Why Ireland needs to talk about immigration now!

Kevin Myers in yesterday’s Irish Times is a must read on the implications of racial tensions (subs needed) in Paris and to less spectacular extent in Birmingham for Ireland:

The year in Ireland is not 2005. It is about 1965 in terms of the French and British experience of immigration. Forty years on, let’s see how things are going in both places. July, and suicide mass murderers in London. More recently, in Birmingham, riots between Asians and Afro-Caribbeans, which were not designated “racial” by the police because no whites were involved, writes Kevin Myers

This is no doubt good news to the family of the black IT specialist Isaiah Sam-Young, who was knifed to death by Asians. So maybe they killed him because they didn’t like his shirt or his taste in music. Whatever it was, it apparently wasn’t his race. What a relief.

The French tend to wait for a longer time before they act, and then they explode, their revolution being their enduring template. Which does at least show that, in one regard anyway, the descendents of immigrants in France behave just like the aboriginal natives. So in what has been a virtual racial insurrection, hundreds of towns and cities have been hit by riots, with tens of thousands of cars destroyed, leaving big smiles only on the faces of Messrs Citroen and Renault.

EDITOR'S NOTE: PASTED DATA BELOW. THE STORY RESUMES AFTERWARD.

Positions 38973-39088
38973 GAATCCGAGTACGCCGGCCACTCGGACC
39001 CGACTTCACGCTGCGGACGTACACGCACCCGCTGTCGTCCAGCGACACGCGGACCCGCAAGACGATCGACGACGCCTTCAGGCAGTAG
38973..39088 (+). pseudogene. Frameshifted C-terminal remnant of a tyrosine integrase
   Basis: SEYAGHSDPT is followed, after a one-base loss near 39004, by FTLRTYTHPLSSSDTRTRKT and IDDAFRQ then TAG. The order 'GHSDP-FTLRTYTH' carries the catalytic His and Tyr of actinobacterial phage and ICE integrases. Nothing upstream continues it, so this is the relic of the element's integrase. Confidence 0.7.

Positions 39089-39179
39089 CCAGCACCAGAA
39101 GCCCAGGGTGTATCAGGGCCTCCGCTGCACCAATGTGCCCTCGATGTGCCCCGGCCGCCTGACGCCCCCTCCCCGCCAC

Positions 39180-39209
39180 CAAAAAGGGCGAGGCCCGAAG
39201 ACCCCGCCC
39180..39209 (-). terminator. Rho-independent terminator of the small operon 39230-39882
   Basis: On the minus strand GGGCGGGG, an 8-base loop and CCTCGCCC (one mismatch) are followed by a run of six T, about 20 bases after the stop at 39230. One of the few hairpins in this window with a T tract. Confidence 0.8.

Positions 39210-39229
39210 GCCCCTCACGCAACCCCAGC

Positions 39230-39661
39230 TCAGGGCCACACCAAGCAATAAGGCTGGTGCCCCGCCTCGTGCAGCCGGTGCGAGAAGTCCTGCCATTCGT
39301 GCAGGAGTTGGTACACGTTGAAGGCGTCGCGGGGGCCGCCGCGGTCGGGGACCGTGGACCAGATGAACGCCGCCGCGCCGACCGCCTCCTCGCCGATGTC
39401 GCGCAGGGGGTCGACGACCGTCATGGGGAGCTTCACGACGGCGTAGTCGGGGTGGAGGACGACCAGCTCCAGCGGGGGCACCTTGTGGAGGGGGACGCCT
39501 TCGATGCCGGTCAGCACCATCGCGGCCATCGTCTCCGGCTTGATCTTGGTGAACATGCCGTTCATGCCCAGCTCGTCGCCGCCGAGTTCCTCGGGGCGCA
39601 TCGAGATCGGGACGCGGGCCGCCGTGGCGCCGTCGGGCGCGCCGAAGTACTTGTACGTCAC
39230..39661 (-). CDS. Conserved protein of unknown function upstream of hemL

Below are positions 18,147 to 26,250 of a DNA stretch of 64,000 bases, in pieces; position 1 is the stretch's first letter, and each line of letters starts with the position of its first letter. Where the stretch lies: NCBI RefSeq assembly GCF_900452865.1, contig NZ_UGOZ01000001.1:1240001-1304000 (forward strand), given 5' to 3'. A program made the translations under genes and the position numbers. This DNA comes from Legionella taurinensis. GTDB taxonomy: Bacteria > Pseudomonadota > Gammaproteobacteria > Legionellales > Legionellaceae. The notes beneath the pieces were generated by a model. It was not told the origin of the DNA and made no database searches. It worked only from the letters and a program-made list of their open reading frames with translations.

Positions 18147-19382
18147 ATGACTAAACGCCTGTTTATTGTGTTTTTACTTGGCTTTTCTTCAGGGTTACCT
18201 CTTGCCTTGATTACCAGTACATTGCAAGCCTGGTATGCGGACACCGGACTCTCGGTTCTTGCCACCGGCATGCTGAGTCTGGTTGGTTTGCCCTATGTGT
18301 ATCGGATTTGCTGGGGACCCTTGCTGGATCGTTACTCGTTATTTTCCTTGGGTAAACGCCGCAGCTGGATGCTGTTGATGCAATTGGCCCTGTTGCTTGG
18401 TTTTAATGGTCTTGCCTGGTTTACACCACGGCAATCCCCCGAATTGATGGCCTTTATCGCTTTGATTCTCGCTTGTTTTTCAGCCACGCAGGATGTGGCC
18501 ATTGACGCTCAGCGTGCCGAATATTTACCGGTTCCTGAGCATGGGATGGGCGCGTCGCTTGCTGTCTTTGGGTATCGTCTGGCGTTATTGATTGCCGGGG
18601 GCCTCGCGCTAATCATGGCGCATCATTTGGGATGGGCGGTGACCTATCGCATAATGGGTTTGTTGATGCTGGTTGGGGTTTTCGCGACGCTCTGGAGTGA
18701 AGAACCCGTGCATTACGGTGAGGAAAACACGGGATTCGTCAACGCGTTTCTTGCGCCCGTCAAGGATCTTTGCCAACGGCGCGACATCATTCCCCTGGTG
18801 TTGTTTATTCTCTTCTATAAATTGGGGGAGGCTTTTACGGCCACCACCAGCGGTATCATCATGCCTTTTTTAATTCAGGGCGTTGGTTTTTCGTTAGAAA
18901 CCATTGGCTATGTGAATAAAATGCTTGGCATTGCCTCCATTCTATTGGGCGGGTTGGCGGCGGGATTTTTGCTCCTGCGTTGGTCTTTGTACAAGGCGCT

The French way of dealing with immigrants was to deny there could be any difference in attitude or culture between the children of in-comers and those of the native French. The glories of French culture would embrace all with liberté, égalité et fraternité, but of course, like all ideological claptrap, such simple solutions didn’t work. However, the belief that La France in all its gloire, unlike perfidious Albion, was capable of seamless integration of immigrants prevented the French chattering classes from chattering about what desperately needed to be chattered about.

Meanwhile, across La Manche, perfidious Albion similarly refused to discuss immigration – not out of hubris, like the French, but a desire not to appear beastly, all because of a single disastrous speech by Enoch Powell.

Which doesn’t say much for the intellectual courage or imagination of the thinking classes in Britain. Thus Britain stayed silent as the immigrants poured in: and now, immigrant communities are many millions strong.

Mick is founding editor of Slugger. He has written papers on the impacts of the Internet on politics and the wider media and is a regular guest and speaking events across Ireland, the UK and Europe. Twitter: @MickFealty

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